They had one display on the methods of torture used back then, but they also had this machine asking people to give their opinions as to whether torture is ever ok. Their responses make me a bit worried as to the type of tourists they are getting here.
There are almost equal numbers for "yes, to punish" and "no, never", but at least there are slightly more numbers for "no, never". I would at least have expected the "sometimes, for information" to be more popular than the "yes, to punish".

This is the White Tower, it is right in the centre of the Tower and the walls are something like 15 feet thick. This was where the kings and queens lived, when they still stayed at the Tower of London.

To go along with the Tower of London we also have the Tower Bridge

After the Tower of London I headed off to the Tate Modern, I really liked this gallery, it is all modern art, and I think they change the exhibits around fairly frequently. It is basically across the Thames from St Paul's cathedral, in an old power station. The foot bridge across the river is the Millennium Bridge, but I think everyone in London calls it the wobbly bridge, as when it was first built it apparently wobbled quite a bit, unfortunately they have since fixed that, so no wobbles for me.

They normally have exhibitions in the main entrance gallery, but at the moment there is only one piece there, called Shibboleth, which is a giant crack running the full 167m length of the entrance hall. It is supposedly 3 feet deep at some points, and I have heard some people have managed to injure themselves on it, though there are heaps of attendants around warning people to watch their step.

Finally that evening I took some shots of St Paul's cathedral and the skyline of London

The next day I decided to go to Madame Tussuad's, the wax museum, for a taste of the ultra-tacky. It is a pretty odd place to visit, as people were going completely crazy over these wax statues of famous people. They seemed to forget a bit that they weren't actually the famous person, just a copy of them. What I found surprising was how small they were, particularly the famous women, they were tiny! Short and ultra-skinny. For some reason I also expected the guys to be much bigger, that could be a combination of things, I guess these famous guys are always being photographed next to these tiny women, which makes them seem bigger by comparison. But I think the other thing is that these people are put up on a pedestal and are always in the news and getting their photo taken and everything, that you just somehow expect them to be larger-than-life, or something special, when really they are just average people.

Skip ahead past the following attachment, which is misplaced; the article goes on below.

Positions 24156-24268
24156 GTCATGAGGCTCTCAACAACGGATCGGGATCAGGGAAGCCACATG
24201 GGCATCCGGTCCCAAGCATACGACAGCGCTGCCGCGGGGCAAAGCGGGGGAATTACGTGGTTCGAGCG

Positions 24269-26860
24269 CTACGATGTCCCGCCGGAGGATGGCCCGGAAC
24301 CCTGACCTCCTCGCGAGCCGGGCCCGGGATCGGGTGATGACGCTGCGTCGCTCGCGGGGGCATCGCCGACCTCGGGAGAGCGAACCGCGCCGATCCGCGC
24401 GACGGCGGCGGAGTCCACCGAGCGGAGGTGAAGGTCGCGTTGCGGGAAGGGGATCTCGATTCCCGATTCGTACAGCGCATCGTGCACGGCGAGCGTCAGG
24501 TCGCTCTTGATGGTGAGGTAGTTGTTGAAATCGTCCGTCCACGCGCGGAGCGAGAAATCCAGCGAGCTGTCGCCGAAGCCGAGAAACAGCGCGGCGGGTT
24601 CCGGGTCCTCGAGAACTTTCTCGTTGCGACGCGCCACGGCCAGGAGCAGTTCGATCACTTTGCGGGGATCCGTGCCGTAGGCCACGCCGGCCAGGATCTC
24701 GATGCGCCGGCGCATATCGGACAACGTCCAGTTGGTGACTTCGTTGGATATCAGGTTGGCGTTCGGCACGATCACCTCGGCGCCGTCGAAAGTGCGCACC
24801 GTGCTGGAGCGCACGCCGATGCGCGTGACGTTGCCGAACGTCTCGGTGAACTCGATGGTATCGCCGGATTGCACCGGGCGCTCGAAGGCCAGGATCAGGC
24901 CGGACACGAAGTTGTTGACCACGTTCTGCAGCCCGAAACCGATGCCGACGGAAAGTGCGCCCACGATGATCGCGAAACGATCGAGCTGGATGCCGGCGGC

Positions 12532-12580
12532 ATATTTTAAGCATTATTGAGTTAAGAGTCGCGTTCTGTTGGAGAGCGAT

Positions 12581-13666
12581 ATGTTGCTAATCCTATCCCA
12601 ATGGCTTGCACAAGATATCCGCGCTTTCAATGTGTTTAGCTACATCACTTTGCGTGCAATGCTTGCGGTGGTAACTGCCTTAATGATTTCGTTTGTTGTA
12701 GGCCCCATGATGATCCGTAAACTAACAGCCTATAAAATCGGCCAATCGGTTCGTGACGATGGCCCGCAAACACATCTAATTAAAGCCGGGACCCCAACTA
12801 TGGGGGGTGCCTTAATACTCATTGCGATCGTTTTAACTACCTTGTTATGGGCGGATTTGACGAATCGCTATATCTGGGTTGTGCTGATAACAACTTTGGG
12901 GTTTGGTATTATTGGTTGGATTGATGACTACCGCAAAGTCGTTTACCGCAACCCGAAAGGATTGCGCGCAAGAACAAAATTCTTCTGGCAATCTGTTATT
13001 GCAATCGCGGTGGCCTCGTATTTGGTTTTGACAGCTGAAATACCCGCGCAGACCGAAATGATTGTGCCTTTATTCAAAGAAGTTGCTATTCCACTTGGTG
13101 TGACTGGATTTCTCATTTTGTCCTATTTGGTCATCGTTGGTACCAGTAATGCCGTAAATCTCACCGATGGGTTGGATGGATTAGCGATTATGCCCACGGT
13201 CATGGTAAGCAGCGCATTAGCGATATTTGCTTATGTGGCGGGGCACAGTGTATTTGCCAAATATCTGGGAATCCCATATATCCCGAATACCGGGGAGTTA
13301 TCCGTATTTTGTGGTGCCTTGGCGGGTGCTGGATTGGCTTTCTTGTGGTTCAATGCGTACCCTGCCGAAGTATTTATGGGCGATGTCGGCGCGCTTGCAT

I did take a photo of Lance Armstrong. Madame Tussuad's really knows who their audience are though, you can see here there is a bike next to Lance so you can pretend that you are riding with him. They did that with a lot of their wax people, you could play golf with Tiger, or give a speech with George Bush, that sort of thing.

They have obviously also taken over a planetarium next door and so they now show a little film there, in which they tell us all that it is right to worship celebrities, that they enrich our lives and make us better people. Which I guess is the necessary attitude to ensure that Madame Tussuad's continues in business. They were very well organised though, that is one thing you miss in France, there it was almost military precision, there was only one way to walk, one way to queue, that sort of thing, so no confusion and not much pushing.

Finally I'll leave you with a photo of Big Ben and the Houses of Parliament, complete with terrorist-proof fence, or maybe that is an anti-Iraq war protester-proof fence, it's hard to tell them apart.

Yahoo mail, grrr!

I'm having major troubles with yahoo mail today, everytime I try to log in with my ID and password, it tells me that I am using an invalid ID and/or password. I can assure yahoo mail that I am not, and even when I try to get a new password, it can't find my ID. I'm thinking I might just switch permanently to google mail, now that I can remember my login name and password. The problem is I have emails I need to recover (not to mention all my addresses) on my yahoo account and there is no way of using POP3 to recover them, as that option is only available for paying customers, grrrr! I'm not sure what I can do, I've sent them an email, but I may just have to hope that it is some temporary bug and that it will be working tomorrow